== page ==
Microsofts open standard Office XML format announcement may not be that big a deal, according to one standards attorney.
When Microsoft announced Monday that it was submitting its Office 12 XML format specifications to Ecma International to become an open standard, many took a wait-and-see attitude toward it. They did so because Microsoft had not revealed a license for its proposed standard.
Microsoft is expected to reveal the license text some time this week, even as most businesses closed early Wednesday for the long Thanksgiving holiday weekend.
Alan Yates, the general manager of Microsofts Information Worker Strategy, has said, though, that "the new license that will accompany the Open XML format with the standards organization will go well beyond traditional standards licensing and will be very positive for the vast majority of developers, even open-source developers."
A number of companies and organizations co-sponsor the submission of the Microsoft Office Open XML document format technology to Ecma, including Apple Computer Inc., Barclays Capital of Barclays Bank Plc, BP Plc, the British Library, Intel Corp., Statoil ASA and Toshiba America Inc.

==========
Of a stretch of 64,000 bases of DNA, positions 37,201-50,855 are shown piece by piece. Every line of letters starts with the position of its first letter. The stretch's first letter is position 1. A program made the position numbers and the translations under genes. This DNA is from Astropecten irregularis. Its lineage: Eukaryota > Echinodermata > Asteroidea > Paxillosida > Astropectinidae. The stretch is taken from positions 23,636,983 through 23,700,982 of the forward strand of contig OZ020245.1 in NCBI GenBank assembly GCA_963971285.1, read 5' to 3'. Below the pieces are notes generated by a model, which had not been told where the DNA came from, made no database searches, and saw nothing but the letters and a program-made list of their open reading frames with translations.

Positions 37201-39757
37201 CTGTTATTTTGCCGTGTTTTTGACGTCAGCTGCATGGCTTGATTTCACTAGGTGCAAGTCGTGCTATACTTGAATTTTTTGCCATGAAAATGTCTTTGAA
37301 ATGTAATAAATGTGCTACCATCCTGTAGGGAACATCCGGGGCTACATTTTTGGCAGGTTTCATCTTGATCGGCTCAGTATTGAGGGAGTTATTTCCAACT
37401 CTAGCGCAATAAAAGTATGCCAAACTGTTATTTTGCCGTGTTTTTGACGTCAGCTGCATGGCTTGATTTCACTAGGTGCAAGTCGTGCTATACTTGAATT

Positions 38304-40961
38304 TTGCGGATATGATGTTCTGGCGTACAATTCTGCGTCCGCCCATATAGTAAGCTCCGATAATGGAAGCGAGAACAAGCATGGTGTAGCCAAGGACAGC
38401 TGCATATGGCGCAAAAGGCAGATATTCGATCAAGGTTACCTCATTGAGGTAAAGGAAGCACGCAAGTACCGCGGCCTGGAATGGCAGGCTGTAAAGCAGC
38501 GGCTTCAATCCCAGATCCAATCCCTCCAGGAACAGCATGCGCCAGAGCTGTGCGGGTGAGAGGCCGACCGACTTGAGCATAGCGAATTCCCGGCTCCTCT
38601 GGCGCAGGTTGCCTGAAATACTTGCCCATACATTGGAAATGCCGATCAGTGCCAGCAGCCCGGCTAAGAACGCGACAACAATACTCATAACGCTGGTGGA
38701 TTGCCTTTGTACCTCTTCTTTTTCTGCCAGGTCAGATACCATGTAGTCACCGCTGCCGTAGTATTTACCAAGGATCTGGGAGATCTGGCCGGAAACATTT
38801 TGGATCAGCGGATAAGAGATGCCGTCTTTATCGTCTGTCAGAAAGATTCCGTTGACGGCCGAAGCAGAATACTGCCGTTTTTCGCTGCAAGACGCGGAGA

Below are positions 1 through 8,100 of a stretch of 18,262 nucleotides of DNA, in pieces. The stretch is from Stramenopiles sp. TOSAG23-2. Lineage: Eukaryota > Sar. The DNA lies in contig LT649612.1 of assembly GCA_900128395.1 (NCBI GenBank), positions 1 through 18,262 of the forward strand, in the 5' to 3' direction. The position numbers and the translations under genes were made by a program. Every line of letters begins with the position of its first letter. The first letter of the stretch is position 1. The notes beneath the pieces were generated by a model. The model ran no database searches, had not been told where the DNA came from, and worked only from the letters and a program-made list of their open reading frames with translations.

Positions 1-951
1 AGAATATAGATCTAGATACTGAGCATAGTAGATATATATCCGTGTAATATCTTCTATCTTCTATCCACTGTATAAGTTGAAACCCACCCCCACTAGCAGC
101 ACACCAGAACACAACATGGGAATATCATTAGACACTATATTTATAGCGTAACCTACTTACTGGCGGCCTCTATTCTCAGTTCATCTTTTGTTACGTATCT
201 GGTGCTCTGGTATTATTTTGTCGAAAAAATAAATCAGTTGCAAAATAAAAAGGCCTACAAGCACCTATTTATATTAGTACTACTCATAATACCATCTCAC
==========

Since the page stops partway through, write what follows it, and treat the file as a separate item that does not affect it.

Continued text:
However, Microsoft has released its Patent Protection Covenant for its Office XML formats.
The Redmond, Wash., company also gave Andrew "Andy" Updegrove, "a partner with Gesmer Updegrove LLP, a Boston law firm, and the editor of ConsortiumInfo.org, an early look at the Covenant. Updegrove was not impressed.
Updegrove said, "The upshot is that the Sun covenant is far superior in several important respects to the Microsoft pledge."
Jean Paoli, co-inventor of XML and a Microsoft senior developer, contends that Microsoft hopes "to create an open standard that will enable customers, technology providers and developers around the globe to work with the Office Open XML formats without barriers, with or without Microsoft products."
Thats because Sun places its covenant more under the control of OASIS (Organization for the Advancement of Structured Information Standards), whereas Microsoft is the sole authority on its Covenant and what it will cover in the future.
That said, "It is important to note that both of these covenants suffer from a common failing, which is that, as between the patent owner (Microsoft or Sun) and an actual implementer, there is no well-funded White Knight to swoop in to defend the small ISV. Similarly, there is no commitment to make the same covenant binding on someone that might buy the patent (the same problem relates to standards generally)," said Updegrove.